Myles Cockburn hopes to understand why survival rates for adolescent and young adult cancer patients are lagging.
By USC Health Sciences Public Relations and Marketing
Despite improvements in outcomes for children and older adults with cancer over the past 30 years, survival among adolescent and young adult cancer patients has lagged significantly. A Keck School of Medicine researcher has won a grant to understand this disparity with the assistance of the USC Adolescent and Young Adult (AYA@USC) cancer program.
Myles Cockburn, associate professor in preventive medicine, won a more than $69,000 grant from the St. Baldrick’s Foundation, a charitable organization dedicated to raising money for childhood cancer research. AYA@USC also has provided $47,000 in funding for the research.
Reasons that adolescent and young adults patients (age range 15 – 39) have a lower survival rate include a number of factors such as differences in tumor biology, insurance coverage and whether they adhere to a treatment protocol. Cockburn hopes to collect detailed information about factors influencing the survival of this patient population that will help doctors close the gap.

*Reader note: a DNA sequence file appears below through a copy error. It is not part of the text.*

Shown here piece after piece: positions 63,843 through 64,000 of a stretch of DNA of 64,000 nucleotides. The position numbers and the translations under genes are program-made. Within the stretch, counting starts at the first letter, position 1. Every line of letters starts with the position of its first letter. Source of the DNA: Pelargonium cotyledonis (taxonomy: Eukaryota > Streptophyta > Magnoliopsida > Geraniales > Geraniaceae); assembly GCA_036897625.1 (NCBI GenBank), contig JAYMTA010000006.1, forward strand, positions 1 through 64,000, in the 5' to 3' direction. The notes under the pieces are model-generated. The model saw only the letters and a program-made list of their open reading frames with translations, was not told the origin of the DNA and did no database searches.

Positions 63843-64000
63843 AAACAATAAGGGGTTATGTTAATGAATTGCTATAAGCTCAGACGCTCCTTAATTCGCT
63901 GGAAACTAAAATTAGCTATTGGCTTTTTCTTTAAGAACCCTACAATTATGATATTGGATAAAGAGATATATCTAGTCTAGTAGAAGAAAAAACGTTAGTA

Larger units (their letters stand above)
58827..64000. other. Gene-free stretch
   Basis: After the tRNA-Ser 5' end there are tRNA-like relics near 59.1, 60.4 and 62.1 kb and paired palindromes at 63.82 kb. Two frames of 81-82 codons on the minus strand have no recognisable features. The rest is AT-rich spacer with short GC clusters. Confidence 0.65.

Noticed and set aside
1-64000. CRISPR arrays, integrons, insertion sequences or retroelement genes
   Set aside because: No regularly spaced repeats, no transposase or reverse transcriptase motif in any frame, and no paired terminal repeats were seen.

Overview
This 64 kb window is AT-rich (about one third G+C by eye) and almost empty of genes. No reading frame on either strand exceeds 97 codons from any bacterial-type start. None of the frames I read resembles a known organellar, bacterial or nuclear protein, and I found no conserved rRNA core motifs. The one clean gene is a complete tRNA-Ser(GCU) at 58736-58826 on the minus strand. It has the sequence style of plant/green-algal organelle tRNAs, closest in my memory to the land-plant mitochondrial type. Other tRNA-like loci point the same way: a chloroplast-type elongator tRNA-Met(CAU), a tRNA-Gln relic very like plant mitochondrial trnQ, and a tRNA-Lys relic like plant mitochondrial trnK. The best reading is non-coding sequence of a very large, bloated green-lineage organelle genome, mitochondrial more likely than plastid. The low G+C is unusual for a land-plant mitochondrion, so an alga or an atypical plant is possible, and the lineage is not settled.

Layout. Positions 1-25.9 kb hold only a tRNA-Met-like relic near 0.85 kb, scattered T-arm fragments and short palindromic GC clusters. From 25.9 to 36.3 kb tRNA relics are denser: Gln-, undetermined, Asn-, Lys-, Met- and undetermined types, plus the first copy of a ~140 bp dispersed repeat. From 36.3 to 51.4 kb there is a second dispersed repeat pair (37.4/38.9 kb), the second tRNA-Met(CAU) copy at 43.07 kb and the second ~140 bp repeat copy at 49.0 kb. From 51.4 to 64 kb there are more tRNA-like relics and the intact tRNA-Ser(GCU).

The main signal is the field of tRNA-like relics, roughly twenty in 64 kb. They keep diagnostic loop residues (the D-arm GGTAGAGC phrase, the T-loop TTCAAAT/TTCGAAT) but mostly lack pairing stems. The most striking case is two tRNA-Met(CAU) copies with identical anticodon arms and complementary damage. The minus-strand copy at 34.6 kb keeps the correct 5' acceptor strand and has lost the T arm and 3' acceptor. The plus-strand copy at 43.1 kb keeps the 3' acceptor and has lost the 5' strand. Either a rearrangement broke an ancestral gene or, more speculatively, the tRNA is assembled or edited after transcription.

“Our research can provide detailed information to clinicians and healthcare providers in Los Angeles and statewide to allow them to target much needed prevention and care to AYA cancer sufferers,” said Cockburn said. “We hope this work will be only the beginning of a truly multidisciplinary effort to get AYA cancer patients the care they need, and reduce pain and suffering among our young adults.”
AYA@USC is a collaborative program with Keck School-affiliated Children's Hospital Los Angeles and is especially for patients ages 15 - 39. Cancer is a leading cause of death for this age group, with more than 70,000 diagnosed with cancer each year, 4,000 of whom are in the Los Angeles basin. The program, which is still being developed, will feature tailored clinical programs and expanded social services.
The St. Baldrick’s Foundation since 2005 has awarded more than $101 million to support research for childhood cancers.